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Weapons of Mass Destruction (WMD)

SLUG: 3-557 Shallal Iraq
DATE:>
NOTE NUMBER:

DATE=2/26/03

TYPE=INTERVIEW TRANSCRIPT

TITLE=SHALLAL / IRAQ

NUMBER=3-557

BYLINE=TOM CROSBY

DATELINE=WASHINGTON

INTERNET=

///// AVAILABLE IN DALET UNDER SOD/ENGLISH NEWS NOW INTERVIEWS IN THE FOLDER FOR TODAY OR YESTERDAY /////

HOST: As the rhetoric continues from both sides...some Iraqis living outside the country are watching and worrying about what war will do to their homeland...and to families they left behind.

Anas Shallal (ANN-ahs SHAL-all) is the founder of Iraqi Americans for Peaceful Alternatives. And he believes there is an unprecedented rush to war in his homeland:

MR. SHALLAL: I do not know when the last time this happened, where our diplomats are going around over the globe trying to create a conflict, basically, that is very avertable. And it is rather distressing.

MR. CROSBY: You, of course, are the founder of Iraqi Americans for Peaceful Alternatives. Are those alternatives diminishing at this point?

MR. SHALLAL: Well, no. I think you always hope that there would be a peaceful alternative to what we are trying to impose here. I think the Iraqi people really deserve more. We can not go around killing them in order to liberate them. It just does not make sense. We have people and relatives that live in Baghdad that are not very fond of Saddam Hussein at all, but they are less fond of a war that is about to take place that harms them, their families and everything that they have ever worked and lived for.

MR. CROSBY: Indeed, Saddam Hussein is portrayed, is he not, as a very repressive and brutal man?

MR. SHALLAL: Yes, he is. I think, for the most part, his repression and brutality really took place years ago. I think, for the most part, for people that live in Iraq at this point, if you stay out of politics and you do not get involved with the government issues, you tend to sort of go about your own life. There are many people that live in Iraq that are not under constant oppression and just go about doing their own thing. As long as they do not mess with the government, they tend to be left alone. And at some level, the Iraqi people are very resourceful and are able to find alternatives for themselves, rather than having this heavy-headed approach to ending the tyranny that they have been under, which is, in no small part, due to our involvement in the Middle East and Iraq for many, many years.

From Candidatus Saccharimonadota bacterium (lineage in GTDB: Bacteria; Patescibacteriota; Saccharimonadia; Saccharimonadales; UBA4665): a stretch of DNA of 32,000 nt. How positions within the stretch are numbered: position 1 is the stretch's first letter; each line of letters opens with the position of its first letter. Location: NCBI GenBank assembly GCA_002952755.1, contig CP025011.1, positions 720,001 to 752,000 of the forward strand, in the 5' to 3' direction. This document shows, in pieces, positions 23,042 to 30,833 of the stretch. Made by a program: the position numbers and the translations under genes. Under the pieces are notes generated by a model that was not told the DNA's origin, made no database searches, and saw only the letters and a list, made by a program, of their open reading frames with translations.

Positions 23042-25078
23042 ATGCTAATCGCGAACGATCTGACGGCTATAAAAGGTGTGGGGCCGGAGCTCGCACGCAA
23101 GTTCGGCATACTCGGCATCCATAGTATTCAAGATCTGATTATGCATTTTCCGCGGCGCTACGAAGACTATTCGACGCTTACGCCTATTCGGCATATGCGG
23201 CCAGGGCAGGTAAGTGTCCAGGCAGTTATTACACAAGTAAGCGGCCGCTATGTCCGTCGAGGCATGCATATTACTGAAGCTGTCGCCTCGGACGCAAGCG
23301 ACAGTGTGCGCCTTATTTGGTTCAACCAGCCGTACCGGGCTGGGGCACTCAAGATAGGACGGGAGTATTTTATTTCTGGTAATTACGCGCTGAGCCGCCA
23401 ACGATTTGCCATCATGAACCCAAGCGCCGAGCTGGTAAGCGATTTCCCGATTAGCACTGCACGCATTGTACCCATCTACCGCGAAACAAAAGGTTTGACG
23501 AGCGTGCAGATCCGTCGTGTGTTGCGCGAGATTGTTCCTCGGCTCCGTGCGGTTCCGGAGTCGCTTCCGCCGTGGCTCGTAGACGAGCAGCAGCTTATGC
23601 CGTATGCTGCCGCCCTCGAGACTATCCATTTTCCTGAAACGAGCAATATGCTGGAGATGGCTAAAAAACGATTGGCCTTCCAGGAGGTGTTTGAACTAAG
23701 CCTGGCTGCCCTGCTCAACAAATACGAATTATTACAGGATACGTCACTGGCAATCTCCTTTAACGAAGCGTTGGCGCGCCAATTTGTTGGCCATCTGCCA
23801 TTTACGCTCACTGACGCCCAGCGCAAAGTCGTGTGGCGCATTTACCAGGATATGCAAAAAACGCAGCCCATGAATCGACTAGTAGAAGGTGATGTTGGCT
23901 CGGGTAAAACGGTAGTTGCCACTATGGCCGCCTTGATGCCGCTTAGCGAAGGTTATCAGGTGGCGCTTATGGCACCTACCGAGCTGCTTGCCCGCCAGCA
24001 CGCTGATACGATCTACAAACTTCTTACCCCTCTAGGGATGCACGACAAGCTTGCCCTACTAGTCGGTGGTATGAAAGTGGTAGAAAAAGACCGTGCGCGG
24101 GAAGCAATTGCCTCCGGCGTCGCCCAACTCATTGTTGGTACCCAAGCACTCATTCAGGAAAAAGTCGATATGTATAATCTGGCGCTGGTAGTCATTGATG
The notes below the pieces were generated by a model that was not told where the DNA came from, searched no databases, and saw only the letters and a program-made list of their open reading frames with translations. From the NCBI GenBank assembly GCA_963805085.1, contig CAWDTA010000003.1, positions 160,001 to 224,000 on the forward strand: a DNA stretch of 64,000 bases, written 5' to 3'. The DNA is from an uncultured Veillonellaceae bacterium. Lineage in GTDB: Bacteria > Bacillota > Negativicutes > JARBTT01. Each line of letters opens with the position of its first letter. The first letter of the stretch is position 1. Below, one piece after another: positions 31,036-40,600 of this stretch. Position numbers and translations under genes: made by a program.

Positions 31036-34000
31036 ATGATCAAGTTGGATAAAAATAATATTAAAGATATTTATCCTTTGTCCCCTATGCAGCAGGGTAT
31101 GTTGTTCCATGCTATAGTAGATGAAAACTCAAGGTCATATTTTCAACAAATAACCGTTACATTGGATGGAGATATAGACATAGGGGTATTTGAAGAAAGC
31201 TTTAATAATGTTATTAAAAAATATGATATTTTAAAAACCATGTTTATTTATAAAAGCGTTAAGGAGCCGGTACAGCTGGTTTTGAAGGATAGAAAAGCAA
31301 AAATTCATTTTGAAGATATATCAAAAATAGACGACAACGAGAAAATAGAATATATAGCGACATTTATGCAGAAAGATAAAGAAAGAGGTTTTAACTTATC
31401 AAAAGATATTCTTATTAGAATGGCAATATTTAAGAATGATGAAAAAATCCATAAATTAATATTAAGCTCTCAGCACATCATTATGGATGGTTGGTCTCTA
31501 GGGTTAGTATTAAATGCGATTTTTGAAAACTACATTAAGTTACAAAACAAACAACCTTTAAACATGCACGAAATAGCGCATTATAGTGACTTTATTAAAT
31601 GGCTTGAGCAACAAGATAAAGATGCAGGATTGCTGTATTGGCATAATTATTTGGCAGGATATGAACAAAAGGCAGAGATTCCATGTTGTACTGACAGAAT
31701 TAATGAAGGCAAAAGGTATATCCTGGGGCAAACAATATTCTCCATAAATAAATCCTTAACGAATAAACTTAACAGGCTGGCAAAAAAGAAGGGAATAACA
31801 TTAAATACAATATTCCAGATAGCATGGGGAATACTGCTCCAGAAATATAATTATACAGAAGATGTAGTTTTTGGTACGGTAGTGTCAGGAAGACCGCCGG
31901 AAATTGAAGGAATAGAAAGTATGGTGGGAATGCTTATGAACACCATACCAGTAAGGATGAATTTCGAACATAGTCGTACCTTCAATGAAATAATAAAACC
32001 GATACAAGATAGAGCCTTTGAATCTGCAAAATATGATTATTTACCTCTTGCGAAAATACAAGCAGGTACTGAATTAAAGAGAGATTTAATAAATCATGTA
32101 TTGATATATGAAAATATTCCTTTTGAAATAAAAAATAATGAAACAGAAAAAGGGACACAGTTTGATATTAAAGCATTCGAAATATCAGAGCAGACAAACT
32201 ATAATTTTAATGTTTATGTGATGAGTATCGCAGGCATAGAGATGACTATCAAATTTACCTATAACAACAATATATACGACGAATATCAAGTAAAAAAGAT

MR. CROSBY: But as an Iraqi American, are you at all fearful that there might be retribution against family members who are still inside Iraq?

MR. SHALLAL: You mean because I am speaking out?

MR. CROSBY: Because you're speaking out and because you are here.

MR. SHALLAL: I think far worse than retribution is a war, if it does take place. We are reading about some of the types of weaponry that is going to be used - microwave bombs, bunker-busters, vacuum bombs - all these things that are horrifying people. People are under a lot of stress right now. They are almost at the point of saying just go ahead and do it, because we can not take this anymore.

We have families that have been split up, where the breadwinner of the family stays in Baghdad because they have to earn a living and the family is sent out to Amman, Jordan, or some other place in order to avert a catastrophe. But imagine what would happen once the first bomb drops and they can not communicate with one another. Families are being torn apart and they're under a tremendous amount of stress.

MR. CROSBY: Is there any thought by families living abroad about trying to bring the families in Iraq out at this point?

MR. SHALLAL: I think there is some attempt for people that are able to be able to move out, but not everyone is able to do that. It is not that easy. Some people do not have the resources to be able to do it. Some people feel this is my home, I am not going to leave; where am I going to go? People do not want to live like refugees.

The Iraqi people, people that live in Baghdad, have been living under relatively good conditions, although the sanctions have been pretty horrible, but they have seen better times and they think that they can do better. And it is not that easy to bring out a 60-year-old couple or a 70-year-old couple and they'll start a new life somewhere else. It is not that simple.

HOST: Anas Shallal (ANN-ahs SHAL-all) is the founder of Iraqi Americans for Peaceful Alternatives. He was speaking with News Now's Tom Crosby.

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